The Swiss HIV Cohort Study (SHCS), established in 1988, is a systematic longitudinal study enrolling HIV-infected individuals in Switzerland. It is a collaboration of all Swiss University Hospital infectious disease outpatient clinics, two large cantonal hospitals, all with affiliated laboratories, and with affiliated smaller hospitals and private physicians carrying for HIV patients. The Swiss Mother and Child HIV Cohort Study (MoCHiV) is integrated into the SHCS. It aims at preventing mother to child transmission and enrolls HIV-infected pregnant women and their children. The SHCS involves practically all researchers being active in patient-oriented HIV research in Switzerland. The clinics can delegate recruitment of participants and follow-up visits to other outpatient clinics or to specialized private physicians, provided that the requirements of the protocol can be entirely fulfilled and controlled. The laboratories can contract other laboratories for some of the analyses.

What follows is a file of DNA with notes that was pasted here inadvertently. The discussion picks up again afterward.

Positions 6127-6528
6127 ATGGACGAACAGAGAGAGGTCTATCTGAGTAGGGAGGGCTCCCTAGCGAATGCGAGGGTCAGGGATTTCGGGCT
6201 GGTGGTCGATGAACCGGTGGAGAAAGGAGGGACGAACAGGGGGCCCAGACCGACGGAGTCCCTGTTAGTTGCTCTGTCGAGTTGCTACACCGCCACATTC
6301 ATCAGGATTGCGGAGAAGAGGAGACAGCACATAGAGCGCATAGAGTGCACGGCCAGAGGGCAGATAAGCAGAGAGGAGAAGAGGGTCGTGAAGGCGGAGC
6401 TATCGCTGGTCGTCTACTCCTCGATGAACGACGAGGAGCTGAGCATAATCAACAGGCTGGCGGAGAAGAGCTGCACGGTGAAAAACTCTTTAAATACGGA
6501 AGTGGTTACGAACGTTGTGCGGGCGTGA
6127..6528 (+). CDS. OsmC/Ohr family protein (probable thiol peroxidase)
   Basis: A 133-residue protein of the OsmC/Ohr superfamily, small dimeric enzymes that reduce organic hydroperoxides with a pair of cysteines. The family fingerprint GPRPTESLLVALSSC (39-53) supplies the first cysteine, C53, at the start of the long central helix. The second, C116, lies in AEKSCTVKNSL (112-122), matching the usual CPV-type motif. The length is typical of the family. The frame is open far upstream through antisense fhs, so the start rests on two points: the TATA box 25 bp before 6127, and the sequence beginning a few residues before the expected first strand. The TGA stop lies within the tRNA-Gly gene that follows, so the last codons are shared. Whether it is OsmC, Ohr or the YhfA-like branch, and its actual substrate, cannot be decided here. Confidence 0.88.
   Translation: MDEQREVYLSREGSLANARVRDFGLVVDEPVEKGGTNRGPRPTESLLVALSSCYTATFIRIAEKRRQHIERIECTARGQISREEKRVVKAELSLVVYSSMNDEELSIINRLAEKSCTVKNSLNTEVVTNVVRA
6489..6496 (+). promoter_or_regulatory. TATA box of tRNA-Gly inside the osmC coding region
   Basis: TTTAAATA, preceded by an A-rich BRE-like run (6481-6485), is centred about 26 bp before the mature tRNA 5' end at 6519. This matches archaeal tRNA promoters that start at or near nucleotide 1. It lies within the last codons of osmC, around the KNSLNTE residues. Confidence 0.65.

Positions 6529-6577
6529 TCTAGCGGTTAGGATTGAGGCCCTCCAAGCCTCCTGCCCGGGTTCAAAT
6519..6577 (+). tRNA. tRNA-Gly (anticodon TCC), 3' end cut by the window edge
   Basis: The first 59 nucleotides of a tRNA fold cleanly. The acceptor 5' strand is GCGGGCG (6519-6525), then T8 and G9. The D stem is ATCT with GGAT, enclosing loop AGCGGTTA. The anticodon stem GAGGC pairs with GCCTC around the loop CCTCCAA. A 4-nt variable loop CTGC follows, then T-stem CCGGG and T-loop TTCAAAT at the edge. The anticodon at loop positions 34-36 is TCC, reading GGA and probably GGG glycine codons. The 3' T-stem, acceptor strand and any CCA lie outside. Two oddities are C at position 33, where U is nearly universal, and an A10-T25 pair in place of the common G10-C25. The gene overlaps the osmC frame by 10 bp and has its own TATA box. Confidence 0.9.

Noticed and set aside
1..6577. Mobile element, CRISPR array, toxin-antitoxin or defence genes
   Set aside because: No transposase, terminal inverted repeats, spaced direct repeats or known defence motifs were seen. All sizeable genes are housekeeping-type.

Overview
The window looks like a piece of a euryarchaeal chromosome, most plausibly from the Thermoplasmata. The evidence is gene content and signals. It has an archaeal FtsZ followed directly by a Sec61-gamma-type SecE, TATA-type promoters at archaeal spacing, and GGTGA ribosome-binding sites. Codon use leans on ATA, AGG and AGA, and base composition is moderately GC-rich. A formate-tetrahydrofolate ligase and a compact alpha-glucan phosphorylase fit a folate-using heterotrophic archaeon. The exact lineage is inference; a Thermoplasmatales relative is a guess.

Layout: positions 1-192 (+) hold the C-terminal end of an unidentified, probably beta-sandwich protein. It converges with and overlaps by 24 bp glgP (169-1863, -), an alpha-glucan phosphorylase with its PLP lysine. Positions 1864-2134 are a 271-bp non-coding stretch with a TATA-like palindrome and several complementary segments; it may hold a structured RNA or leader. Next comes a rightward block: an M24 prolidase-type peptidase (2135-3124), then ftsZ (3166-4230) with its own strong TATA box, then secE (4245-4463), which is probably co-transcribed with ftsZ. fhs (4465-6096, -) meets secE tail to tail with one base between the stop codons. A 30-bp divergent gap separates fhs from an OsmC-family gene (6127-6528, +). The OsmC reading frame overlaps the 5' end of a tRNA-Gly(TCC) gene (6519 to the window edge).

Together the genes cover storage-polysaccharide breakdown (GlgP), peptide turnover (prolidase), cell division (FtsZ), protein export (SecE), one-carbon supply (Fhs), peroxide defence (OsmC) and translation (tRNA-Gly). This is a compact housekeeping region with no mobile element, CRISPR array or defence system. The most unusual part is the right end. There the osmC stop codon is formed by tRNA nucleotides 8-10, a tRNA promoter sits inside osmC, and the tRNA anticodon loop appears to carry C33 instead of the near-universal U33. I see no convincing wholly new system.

Country
National Genomic Resources Repository is established as an institutional framework for methodical and centralized efforts to collect, generate, conserve and distribute genomic resources for agricultural research.
Born in Bradford is one of the biggest and most important medical research studies undertaken in the UK. The project started in 2007 and is looking to answer questions about our health by tracking the lives of 13,500 babies and their families and will provide information for studies across the UK and around the world. The aim of Born in Bradford is to find out more about the causes of childhood illness by studying children from all cultures and backgrounds as their lives unfold.